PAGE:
Energy recovery from human faeces via gasification: a thermodynamic equilibrium modelling approach

T. Somorin, K. Patchigolla, S.T. Wagland, B. Fidalgo, A. Kolios, E. McAdam, A. Parker, L. Williams, S. Tyrrel, E. Cartmell

Research output: Contribution to journalArticle

14 Citations (Scopus)

Abstract

Non-sewered sanitary systems (NSS) are emerging as one of the solutions to poor sanitation because of the limitations of the conventional flush toilet. These new sanitary systems are expected to safely treat faecal waste and operate without external connections to a sewer, water supply or energy source. The Nano Membrane Toilet (NMT) is a unique domestic-scale sanitary solution currently being developed to treat human waste on-site. This toilet will employ a small-scale gasifier to convert human faeces into products of high energy value. This study investigated the suitability of human faeces as a feedstock for gasification. It quantified the recoverable exergy potential from human faeces and explored the optimal routes for thermal conversion, using a thermodynamic equilibrium model. Fresh human faeces were found to have approximately 70-82 wt.% moisture and 3-6 wt.% ash. Product gas resulting from a typical dry human faeces (0 wt.% moisture) had LHV and exergy values of 17.2 MJ/kg and 24 MJ/kg respectively at optimum equivalence ratio of 0.31, values that are comparable to wood biomass. For suitable conversion of moist faecal samples, near combustion operating conditions are required, if an external energy source is not supplied. This is however at 5% loss in the exergy value of the gas, provided both thermal heat and energy of the gas are recovered. This study shows that the maximum recoverable exergy potential from an average adult moist human faeces can be up to 15 MJ/kg, when the gasifier is operated at optimum equivalence ratio of 0.57, excluding heat losses, distribution or other losses that result from operational activities.

LanguageEnglish
Pages364-376
Number of pages13
JournalEnergy Conversion and Management
Volume118
Early online date8 Apr 2016
DOIs
Publication statusPublished - 15 Jun 2016

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Exergy
Gasification
Thermodynamics
Recovery
Ashes
Moisture
Gases
Sanitation
Sewers
Heat losses
Water supply
Feedstocks
Wood
Biomass
Membranes
Hot Temperature

Keywords

  • biomass
  • exergy analysis
  • gasification
  • nano membrane toilet
  • non-sewered sanitary systems

Cite this

Somorin, T. ; Patchigolla, K. ; Wagland, S.T. ; Fidalgo, B. ; Kolios, A. ; McAdam, E. ; Parker, A. ; Williams, L. ; Tyrrel, S. ; Cartmell, E. / Energy recovery from human faeces via gasification : a thermodynamic equilibrium modelling approach. In: Energy Conversion and Management. 2016 ; Vol. 118. pp. 364-376.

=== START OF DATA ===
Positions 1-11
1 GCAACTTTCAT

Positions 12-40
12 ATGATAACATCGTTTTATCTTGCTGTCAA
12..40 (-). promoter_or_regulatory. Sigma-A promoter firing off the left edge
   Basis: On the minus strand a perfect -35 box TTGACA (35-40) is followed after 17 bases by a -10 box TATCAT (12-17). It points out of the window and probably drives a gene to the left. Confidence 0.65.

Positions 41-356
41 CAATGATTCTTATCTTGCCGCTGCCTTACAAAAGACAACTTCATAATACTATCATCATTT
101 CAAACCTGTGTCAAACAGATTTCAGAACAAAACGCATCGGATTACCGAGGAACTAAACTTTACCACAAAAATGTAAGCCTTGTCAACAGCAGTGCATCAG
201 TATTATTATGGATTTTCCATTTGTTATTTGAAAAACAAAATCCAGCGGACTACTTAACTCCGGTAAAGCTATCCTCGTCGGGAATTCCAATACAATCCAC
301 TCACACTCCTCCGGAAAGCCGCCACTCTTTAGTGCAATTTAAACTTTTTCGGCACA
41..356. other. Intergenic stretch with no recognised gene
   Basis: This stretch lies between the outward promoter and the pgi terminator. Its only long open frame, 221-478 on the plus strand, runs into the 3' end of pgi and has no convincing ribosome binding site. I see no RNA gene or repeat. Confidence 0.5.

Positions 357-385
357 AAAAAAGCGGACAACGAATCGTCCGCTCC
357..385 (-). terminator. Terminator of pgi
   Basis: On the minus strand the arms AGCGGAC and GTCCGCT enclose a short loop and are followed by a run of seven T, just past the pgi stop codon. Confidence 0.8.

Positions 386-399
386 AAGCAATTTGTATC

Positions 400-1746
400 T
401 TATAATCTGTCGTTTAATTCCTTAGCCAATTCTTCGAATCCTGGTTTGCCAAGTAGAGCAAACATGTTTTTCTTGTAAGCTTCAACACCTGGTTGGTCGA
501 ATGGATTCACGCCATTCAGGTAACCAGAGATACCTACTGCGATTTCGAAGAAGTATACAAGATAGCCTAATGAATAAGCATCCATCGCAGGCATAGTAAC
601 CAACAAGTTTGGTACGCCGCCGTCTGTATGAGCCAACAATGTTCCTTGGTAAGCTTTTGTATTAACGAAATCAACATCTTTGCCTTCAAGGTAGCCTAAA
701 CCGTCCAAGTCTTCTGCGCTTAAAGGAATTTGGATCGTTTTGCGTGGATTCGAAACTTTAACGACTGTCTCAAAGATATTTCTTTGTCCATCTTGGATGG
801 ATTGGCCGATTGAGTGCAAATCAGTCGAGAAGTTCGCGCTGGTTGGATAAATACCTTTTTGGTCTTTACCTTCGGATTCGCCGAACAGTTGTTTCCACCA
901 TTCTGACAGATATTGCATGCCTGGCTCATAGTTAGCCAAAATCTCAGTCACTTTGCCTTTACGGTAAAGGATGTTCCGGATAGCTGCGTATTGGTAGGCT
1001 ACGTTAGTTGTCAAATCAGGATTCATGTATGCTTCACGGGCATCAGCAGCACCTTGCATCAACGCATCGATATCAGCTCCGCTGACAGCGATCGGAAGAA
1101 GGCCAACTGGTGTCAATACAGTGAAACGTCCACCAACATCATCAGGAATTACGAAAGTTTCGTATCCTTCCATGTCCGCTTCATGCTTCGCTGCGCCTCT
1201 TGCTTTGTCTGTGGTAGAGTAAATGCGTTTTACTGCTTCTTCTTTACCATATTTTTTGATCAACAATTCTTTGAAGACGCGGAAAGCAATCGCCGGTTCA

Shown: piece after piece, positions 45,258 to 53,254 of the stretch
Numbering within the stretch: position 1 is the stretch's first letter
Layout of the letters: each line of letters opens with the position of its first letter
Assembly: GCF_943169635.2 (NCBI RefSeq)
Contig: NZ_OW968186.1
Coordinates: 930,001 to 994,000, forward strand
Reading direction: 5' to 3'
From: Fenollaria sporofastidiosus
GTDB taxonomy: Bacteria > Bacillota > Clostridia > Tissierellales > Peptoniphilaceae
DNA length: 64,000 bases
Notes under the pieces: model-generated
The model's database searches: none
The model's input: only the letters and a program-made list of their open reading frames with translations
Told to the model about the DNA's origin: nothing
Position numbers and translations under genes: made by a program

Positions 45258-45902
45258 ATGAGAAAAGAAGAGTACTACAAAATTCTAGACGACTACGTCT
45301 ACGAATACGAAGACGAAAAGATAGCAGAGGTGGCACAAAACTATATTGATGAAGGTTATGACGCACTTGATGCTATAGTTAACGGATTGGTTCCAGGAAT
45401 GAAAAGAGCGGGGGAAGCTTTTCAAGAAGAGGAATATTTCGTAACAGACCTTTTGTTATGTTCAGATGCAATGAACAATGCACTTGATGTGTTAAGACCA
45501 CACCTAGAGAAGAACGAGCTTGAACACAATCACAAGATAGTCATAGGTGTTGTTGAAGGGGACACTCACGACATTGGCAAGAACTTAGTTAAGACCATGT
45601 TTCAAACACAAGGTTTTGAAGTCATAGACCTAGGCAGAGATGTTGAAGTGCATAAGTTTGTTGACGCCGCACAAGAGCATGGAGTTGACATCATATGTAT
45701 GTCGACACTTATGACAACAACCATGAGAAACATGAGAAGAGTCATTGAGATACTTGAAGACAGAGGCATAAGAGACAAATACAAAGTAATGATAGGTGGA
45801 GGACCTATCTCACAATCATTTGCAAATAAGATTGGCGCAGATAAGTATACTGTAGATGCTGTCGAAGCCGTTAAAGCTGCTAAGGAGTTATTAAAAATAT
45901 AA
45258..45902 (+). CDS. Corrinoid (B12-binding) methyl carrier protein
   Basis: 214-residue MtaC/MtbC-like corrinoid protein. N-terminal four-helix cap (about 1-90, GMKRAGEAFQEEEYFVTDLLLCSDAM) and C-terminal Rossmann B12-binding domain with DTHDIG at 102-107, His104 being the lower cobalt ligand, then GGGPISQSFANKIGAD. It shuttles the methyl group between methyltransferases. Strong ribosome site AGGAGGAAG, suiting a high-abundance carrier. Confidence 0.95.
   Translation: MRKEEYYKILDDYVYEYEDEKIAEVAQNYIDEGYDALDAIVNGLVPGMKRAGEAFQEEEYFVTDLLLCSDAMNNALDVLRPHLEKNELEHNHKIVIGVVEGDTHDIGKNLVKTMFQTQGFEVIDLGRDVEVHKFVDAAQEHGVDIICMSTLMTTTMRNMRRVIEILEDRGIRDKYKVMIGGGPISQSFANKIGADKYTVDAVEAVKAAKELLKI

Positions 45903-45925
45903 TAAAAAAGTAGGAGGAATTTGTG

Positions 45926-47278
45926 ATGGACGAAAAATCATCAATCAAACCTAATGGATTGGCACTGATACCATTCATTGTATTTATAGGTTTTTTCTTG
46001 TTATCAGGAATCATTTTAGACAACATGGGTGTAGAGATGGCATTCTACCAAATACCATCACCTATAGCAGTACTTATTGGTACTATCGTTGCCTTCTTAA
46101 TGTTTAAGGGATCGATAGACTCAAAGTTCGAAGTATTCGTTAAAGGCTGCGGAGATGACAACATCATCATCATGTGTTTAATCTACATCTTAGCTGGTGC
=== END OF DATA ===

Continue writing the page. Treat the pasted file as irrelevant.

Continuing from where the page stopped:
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Somorin, T, Patchigolla, K, Wagland, ST, Fidalgo, B, Kolios, A, McAdam, E, Parker, A, Williams, L, Tyrrel, S & Cartmell, E 2016, 'Energy recovery from human faeces via gasification: a thermodynamic equilibrium modelling approach' Energy Conversion and Management, vol. 118, pp. 364-376. https://doi.org/10.1016/j.enconman.2016.04.005

Energy recovery from human faeces via gasification : a thermodynamic equilibrium modelling approach. / Somorin, T.; Patchigolla, K.; Wagland, S.T.; Fidalgo, B.; Kolios, A.; McAdam, E.; Parker, A.; Williams, L.; Tyrrel, S.; Cartmell, E.

In: Energy Conversion and Management, Vol. 118, 15.06.2016, p. 364-376.

Research output: Contribution to journalArticle

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T1 - Energy recovery from human faeces via gasification

T2 - Energy Conversion and Management

AU - Somorin, T.

AU - Patchigolla, K.

AU - Wagland, S.T.

AU - Fidalgo, B.

AU - Kolios, A.

AU - McAdam, E.

AU - Parker, A.

AU - Williams, L.

AU - Tyrrel, S.

AU - Cartmell, E.

PY - 2016/6/15

Y1 - 2016/6/15

N2 - Non-sewered sanitary systems (NSS) are emerging as one of the solutions to poor sanitation because of the limitations of the conventional flush toilet. These new sanitary systems are expected to safely treat faecal waste and operate without external connections to a sewer, water supply or energy source. The Nano Membrane Toilet (NMT) is a unique domestic-scale sanitary solution currently being developed to treat human waste on-site. This toilet will employ a small-scale gasifier to convert human faeces into products of high energy value. This study investigated the suitability of human faeces as a feedstock for gasification. It quantified the recoverable exergy potential from human faeces and explored the optimal routes for thermal conversion, using a thermodynamic equilibrium model. Fresh human faeces were found to have approximately 70-82 wt.% moisture and 3-6 wt.% ash. Product gas resulting from a typical dry human faeces (0 wt.% moisture) had LHV and exergy values of 17.2 MJ/kg and 24 MJ/kg respectively at optimum equivalence ratio of 0.31, values that are comparable to wood biomass. For suitable conversion of moist faecal samples, near combustion operating conditions are required, if an external energy source is not supplied. This is however at 5% loss in the exergy value of the gas, provided both thermal heat and energy of the gas are recovered. This study shows that the maximum recoverable exergy potential from an average adult moist human faeces can be up to 15 MJ/kg, when the gasifier is operated at optimum equivalence ratio of 0.57, excluding heat losses, distribution or other losses that result from operational activities.

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KW - biomass

KW - exergy analysis

KW - gasification

KW - nano membrane toilet

KW - non-sewered sanitary systems

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